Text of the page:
Disinfo: It is possible to count the outbreak of WWII from the Anschluss or the partition of Czechoslovakia


Maybe it is necessary to change the date of the outbreak of WWII to 1938? The signing of the Soviet-German Non-Aggression Pact in August 1939 had allegedly led to the outbreak of the international conflict. The authors of such myths have a goal to fight Russia. The widely recognised date of the outbreak of WWII is September 1st 1939, when the Germans attacked Poland. However, it is possible to provide earlier dates for the outbreak of WWII, for example, the date of the Anschluss of Austria or the date that Czechoslovakia was partitioned.


This message is part of the Kremlin’s policy of historical revisionism and an attempt to erode the disastrous historical role of the Molotov-Ribbentrop Pact by stating that WWII started before September 1st, 1939 (referring to the Munich Agreements, the Anschluss, etc.).

The attempts to move the date of the outbreak of WWII to various pre-war events is an example of historical revisionism, carried out in order to shift the co-responsibility of the USSR for the outbreak of WWII on to other European states. Mainstream historiography traditionally perceives such historical developments as the Italian invasion of Ethiopia (1935), the Spanish Civil War (1936–1939), the Japanese invasion of China (1937), the Anschluss (1938) and the Munich Agreements (1938) as pre-war events.

World War II started on September 1, 1939, from the German attack on Poland. This invasion was a direct consequence of the Secret Protocols to the Molotov-Ribbentrop Pact, where Nazi Germany and the USSR divided the “spheres of influence” in Eastern and Central Europe. The Soviet Union attacked Poland on September 17, 1939, implementing its part of the Secret Protocols.

Read similar examples of the Russian historical revisionism concerning Poland - Poland posed a military threat to the USSR in 1938-1939, Nazi Germany considered Poland its best ally, If Poland realised a rational policy in 1939, Moscow would have had a different approach towards it and Poland re-writes the history of the Warsaw uprising accusing the USSR of its failure.


  • Reported in: Issue 184
  • DATE OF PUBLICATION: 13/02/2020
  • Language/target audience: Polish
  • Country: Austria, Czech Republic, Russia, Germany, Poland
  • Keywords: Molotov-Ribbentrop Pact, USSR, Historical revisionism, WWII, Nazi/Fascist


Cases in the EUvsDisinfo database focus on messages in the international information space that are identified as providing a partial, distorted, or false depiction of reality and spread key pro-Kremlin messages. This does not necessarily imply, however, that a given outlet is linked to the Kremlin or editorially pro-Kremlin, or that it has intentionally sought to disinform. EUvsDisinfo publications do not represent an official EU position, as the information and opinions expressed are based on media reporting and analysis of the East Stratcom Task Force.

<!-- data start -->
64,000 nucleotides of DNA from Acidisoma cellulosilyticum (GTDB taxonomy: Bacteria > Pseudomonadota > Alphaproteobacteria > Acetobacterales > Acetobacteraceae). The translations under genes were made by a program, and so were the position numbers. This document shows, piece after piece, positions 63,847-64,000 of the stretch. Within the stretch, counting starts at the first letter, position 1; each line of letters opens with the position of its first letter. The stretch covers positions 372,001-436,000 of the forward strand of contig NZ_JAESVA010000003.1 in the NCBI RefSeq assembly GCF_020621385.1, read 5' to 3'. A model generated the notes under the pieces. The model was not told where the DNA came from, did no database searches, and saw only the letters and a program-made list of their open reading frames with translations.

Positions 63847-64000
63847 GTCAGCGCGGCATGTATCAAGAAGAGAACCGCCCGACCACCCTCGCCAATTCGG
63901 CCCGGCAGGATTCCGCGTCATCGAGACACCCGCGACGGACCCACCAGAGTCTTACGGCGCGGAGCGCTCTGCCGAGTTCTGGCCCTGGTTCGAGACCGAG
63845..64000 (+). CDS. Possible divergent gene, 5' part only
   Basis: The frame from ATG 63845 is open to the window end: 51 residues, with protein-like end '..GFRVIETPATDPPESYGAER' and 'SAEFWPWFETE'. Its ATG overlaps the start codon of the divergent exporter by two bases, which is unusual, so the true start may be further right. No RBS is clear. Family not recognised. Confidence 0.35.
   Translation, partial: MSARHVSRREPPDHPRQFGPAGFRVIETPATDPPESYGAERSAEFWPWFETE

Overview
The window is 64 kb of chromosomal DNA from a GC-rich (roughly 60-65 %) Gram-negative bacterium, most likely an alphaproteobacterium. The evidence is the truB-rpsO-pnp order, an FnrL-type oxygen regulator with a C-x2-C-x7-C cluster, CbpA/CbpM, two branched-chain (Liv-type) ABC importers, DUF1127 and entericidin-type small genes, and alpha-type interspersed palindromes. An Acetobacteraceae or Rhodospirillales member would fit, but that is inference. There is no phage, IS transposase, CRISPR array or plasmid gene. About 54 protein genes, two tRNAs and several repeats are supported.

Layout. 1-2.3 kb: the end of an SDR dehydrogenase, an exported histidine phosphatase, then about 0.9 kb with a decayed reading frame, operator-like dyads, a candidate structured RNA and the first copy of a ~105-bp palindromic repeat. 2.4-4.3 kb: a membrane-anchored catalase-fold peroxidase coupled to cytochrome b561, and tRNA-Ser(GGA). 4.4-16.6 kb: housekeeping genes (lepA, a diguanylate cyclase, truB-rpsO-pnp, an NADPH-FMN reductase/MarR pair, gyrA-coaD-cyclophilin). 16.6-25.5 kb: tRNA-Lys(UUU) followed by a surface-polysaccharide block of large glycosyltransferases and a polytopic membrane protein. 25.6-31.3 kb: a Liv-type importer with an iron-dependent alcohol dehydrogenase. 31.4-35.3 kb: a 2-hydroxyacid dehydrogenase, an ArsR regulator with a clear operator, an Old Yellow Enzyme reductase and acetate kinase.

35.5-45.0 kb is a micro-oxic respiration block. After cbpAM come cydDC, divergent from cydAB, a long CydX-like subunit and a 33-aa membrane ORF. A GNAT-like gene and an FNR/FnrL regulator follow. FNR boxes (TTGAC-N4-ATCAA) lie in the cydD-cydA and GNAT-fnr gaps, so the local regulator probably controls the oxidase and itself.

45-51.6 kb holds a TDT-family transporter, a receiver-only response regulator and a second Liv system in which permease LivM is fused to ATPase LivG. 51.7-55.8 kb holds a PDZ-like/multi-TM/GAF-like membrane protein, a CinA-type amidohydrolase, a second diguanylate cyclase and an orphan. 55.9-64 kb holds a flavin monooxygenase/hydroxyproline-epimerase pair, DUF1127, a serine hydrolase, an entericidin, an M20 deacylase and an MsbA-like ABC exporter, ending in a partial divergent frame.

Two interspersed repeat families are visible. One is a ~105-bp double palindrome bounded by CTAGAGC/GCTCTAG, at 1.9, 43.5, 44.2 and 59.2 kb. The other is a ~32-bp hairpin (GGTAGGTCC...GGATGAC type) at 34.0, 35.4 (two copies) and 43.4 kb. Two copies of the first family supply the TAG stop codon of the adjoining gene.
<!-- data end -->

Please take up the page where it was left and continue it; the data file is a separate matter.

see more

The Giedroyc Doctrine is an edition of the Polish imperialism

The Giedroyc policy is an edition of the Polish imperialism. It tries to pull into the Polish sphere of influence a country [Belarus], which is a natural part of the Russian culture and which is connected to Russia with historical, cultural and ethnic ties. This is done in order to establish a buffer zone between Poland and Russia.


This message is part of the Kremlin’s policy of historical revisionism and an attempt to blame Poland in having an imperialist policy towards Ukraine and Belarus.

The Giedroyc Doctrine is a political doctrine developed by a well-known Polish publicist Jerzy Giedroyć in the post-war decades. This Doctrine was aimed at the establishment of good relations of Poland with its neighbours through the rejection of any imperial ambitions and territorial claims against its eastern neighbours, the acceptation of the post-war borders, full support for the independence of Ukraine, Belarus and Lithuania. The Doctrine called on both Poland and Russia to abandon their struggle over the domination of other East European countries. In other words, the Giedroyc Doctrine fully rejects any Imperialist ideas.